Figure 3: Representative examples of immunohistochemically stained sections positive for MED12 (A, B and C) and TGF-βRII (D, E and F) in tumor specimens. Examples A and D, B and E, C and F are from the same patients, respectively. A. TS = 5, B. TS = 6, C. TS = 6, D. TS = 4, E. TS = 6, F. TS = 5 (×20 original magnification [A, B and C], ×40 original magnification [D, E and F]). Scale bars represent 100 µm. TS, total score = intensity score (0-3) plus proportion score (0-3) [44, 45].

The Kaplan-Meier estimate curves of patients stratified by the expression level of c-kit in tumors (Figure 4) are shown in Figure 5. The median follow-up time was 27.2 months (range, 2.2-130.9). The median OS of patients with high c-kit expression (TS = 5 and 6) was statistically longer than that of patients with intermediate, low, or no c-kit expression (not reached vs 28.4 months ([95% confidence interval (CI): 16.5-40.3], p = 0.039).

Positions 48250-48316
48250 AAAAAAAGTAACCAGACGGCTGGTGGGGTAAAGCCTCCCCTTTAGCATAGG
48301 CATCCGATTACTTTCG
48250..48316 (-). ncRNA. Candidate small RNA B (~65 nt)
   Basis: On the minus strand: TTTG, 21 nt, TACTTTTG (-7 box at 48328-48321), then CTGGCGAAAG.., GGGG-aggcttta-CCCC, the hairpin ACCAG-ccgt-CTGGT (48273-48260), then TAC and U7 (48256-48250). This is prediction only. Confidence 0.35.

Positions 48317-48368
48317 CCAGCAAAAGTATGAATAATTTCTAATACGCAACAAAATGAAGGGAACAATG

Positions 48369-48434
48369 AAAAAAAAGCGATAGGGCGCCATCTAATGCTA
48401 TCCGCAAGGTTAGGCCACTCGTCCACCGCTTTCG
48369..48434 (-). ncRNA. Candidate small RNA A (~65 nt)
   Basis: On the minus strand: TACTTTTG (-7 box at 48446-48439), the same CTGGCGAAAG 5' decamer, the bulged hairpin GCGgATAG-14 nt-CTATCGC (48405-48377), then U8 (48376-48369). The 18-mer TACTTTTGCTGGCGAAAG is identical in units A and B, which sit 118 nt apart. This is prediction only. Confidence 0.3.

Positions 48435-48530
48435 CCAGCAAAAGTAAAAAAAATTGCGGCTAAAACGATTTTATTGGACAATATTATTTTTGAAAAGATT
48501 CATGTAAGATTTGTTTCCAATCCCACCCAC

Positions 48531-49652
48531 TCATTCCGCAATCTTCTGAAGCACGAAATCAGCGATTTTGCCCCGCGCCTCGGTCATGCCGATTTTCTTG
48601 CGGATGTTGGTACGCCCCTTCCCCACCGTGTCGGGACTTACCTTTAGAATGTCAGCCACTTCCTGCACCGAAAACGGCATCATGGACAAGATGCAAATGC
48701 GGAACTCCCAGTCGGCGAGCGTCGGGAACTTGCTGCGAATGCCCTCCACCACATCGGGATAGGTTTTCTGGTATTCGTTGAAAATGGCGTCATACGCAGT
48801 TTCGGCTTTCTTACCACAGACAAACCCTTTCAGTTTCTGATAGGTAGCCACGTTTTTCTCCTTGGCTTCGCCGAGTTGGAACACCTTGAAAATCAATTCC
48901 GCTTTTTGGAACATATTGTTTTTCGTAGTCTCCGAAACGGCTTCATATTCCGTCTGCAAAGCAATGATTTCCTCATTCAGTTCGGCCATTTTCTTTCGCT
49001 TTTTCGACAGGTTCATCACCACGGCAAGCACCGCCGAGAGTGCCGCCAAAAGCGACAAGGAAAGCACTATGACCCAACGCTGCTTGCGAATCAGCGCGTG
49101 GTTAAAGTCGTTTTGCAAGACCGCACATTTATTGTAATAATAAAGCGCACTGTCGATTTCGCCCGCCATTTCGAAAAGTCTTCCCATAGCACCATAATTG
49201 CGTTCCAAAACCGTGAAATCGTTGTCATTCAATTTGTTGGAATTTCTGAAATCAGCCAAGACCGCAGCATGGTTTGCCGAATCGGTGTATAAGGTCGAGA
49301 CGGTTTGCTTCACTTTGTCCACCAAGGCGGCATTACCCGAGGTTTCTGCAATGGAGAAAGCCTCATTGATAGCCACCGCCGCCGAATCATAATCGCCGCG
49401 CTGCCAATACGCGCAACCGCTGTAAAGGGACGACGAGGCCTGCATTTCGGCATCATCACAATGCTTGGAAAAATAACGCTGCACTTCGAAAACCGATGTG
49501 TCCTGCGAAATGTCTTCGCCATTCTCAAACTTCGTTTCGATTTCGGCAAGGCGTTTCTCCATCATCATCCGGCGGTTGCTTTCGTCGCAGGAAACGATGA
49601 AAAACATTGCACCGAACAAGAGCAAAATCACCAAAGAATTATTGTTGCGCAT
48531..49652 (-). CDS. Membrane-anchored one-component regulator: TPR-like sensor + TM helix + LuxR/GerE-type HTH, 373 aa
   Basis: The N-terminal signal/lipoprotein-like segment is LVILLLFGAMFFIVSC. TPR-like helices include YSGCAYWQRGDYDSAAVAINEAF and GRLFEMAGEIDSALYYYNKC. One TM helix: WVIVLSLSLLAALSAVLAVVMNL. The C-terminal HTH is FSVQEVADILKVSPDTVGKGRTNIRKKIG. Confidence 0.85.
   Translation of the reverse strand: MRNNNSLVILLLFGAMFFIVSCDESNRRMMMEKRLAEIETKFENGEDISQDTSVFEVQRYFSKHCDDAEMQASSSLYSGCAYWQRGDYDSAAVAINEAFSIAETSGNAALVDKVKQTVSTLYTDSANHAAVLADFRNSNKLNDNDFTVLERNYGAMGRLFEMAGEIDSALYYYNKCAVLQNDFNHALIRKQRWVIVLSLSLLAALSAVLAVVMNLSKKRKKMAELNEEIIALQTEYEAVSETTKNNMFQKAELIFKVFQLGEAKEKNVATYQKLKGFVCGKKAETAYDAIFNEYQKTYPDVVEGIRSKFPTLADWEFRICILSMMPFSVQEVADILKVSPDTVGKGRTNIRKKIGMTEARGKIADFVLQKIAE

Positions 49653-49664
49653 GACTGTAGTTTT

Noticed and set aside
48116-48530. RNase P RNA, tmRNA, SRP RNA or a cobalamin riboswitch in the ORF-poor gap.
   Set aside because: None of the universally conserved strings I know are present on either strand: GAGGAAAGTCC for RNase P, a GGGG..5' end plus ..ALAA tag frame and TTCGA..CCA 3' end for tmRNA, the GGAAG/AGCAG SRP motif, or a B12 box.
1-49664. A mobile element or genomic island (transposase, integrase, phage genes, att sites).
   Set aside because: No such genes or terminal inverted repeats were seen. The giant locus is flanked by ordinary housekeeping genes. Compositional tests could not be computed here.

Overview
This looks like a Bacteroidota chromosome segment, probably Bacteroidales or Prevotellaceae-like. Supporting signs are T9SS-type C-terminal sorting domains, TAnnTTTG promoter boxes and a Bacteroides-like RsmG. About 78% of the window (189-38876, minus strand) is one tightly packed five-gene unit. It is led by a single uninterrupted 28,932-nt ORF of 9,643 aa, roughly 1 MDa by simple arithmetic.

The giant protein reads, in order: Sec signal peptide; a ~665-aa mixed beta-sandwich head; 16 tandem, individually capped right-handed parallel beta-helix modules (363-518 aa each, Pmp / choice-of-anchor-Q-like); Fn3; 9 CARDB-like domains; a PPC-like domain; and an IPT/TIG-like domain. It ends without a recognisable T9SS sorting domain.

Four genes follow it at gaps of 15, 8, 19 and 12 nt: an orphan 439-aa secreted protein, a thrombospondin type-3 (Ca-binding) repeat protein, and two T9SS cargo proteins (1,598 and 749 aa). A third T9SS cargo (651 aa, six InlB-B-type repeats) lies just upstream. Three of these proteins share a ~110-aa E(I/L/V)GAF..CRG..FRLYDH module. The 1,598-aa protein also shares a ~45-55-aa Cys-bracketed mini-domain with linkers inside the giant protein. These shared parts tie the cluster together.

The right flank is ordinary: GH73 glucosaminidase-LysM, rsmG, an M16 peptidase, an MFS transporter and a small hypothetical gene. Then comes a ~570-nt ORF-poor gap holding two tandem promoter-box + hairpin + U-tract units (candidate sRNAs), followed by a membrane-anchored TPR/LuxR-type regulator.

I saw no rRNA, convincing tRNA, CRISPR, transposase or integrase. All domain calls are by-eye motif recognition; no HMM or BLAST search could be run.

Representative examples of tumor specimens immunohistochemically stained for c-kit (&times;40 original magnification).

Figure 4: Representative examples of tumor specimens immunohistochemically stained for c-kit (×40 original magnification). A. TS = 0, no expression; B. TS = 2, low expression; C. TS = 4, moderate expression; D. TS = 6, strong expression. Scale bars represent 100 µm. TS, total score = intensity score (0-3) plus proportion score (0-3) [44, 45].

Kaplan-Meier estimates of overall survival (OS) of the patients with tumors stratified by high c-kit expression and those with intermediate, low, or moderate expression of c-kit.